Joseph Stalin reportedly said, “The death of one person is a tragedy; the death of millions is a statistic.” Somehow, there is a human tendency to pay more attention to a single tragic event than to a pattern of fatal violence that occurs on a regular basis. Maybe we need to reconsider what counts as a tragedy worthy of commemoration, versus a “normal,” everyday occurrence that we merely accept as a way of life.

Perhaps, too, we need to rethink what we mean by “our community.” Does that include only the Back Bay? Does violence that occurs in Roxbury and Dorchester count? Is where you happen to live a criterion for whether your community’s experience with violence qualifies to be covered prominently in the media, or does your zip code confine tragic events in your community to a small paragraph in the Metro section?

While Marathon bombing victims at Boston Medical Center were being treated to special dinners, victims of “routine” tragic events in Roxbury and Dorchester were eating hospital food in the adjacent rooms. The special attention given to victims of tragic violence in our community was entirely appropriate. But is that attention warranted for all victims, or only for some? And do your address and the frequency of violence in your community constitute valid criteria for determining the difference?

On June 1, 2013, Brianna Bigby, age 23, was shot to death in Roxbury. Brianna was described as “a precious angel,” a good kid who “did everything right, nothing wrong.” A METCO student who graduated from Concord-Carlisle Regional High School, Brianna was remembered by her teachers and fellow students as a young woman who “everyone knew would go on to do great things.”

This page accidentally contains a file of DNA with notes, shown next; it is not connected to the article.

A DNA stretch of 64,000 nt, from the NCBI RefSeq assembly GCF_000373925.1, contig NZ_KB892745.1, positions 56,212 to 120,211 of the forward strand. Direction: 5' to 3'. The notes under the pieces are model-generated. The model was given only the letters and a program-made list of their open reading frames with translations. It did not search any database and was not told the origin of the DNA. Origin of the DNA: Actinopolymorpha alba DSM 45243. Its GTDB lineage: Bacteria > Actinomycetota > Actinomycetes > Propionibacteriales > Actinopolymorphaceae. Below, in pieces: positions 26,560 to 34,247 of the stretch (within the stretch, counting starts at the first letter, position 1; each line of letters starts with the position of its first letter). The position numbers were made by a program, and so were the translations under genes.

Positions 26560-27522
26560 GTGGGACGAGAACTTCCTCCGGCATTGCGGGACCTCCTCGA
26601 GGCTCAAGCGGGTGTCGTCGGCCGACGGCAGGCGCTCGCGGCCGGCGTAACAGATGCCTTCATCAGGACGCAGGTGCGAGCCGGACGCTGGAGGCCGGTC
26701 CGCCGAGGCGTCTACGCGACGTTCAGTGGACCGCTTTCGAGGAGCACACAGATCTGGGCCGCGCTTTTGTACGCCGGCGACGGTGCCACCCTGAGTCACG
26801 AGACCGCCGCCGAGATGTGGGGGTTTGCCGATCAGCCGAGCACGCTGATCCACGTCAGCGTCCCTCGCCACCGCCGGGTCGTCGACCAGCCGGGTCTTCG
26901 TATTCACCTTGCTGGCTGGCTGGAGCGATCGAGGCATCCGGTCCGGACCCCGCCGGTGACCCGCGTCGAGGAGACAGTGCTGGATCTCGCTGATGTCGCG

Just two days after the Marathon bombings, a six-month-old girl in Mattapan lost her father, Cliffy Townshend, to a horrific shooting. There was no lockdown to help police find the person who killed Alaysia’s father. Her family is not appearing on national television shows to tell their tragic story. And there is no One Fund to collect donations to support her and perhaps help her achieve the dream of pursuing a college education.

It is a beautiful thing, and a testament to the strength, resilience, and unity of the greater Boston community, that we devote our thoughts, prayers, donations, and time to the commemoration of the Boston Marathon tragedy. However, should we not also spend at least a little time remembering and honoring the victims, families, and communities touched by the more than 200 violent shootings that have occurred in Boston since that tragedy? Taking some time to tell the story of Brianna Bigby, Alaysia Townshend, and the families of more than 50 other victims of violence during the past year would give an even more glorious meaning to our declaration: “Boston Strong.”

Michael Siegel is a School of Public Health professor of community health sciences.

“POV” is an opinion page that provides timely commentaries from students, faculty, and staff on a variety of issues: on-campus, local, state, national, or international. Anyone interested in submitting a piece, which should be about 700 words long, should contact Rich Barlow at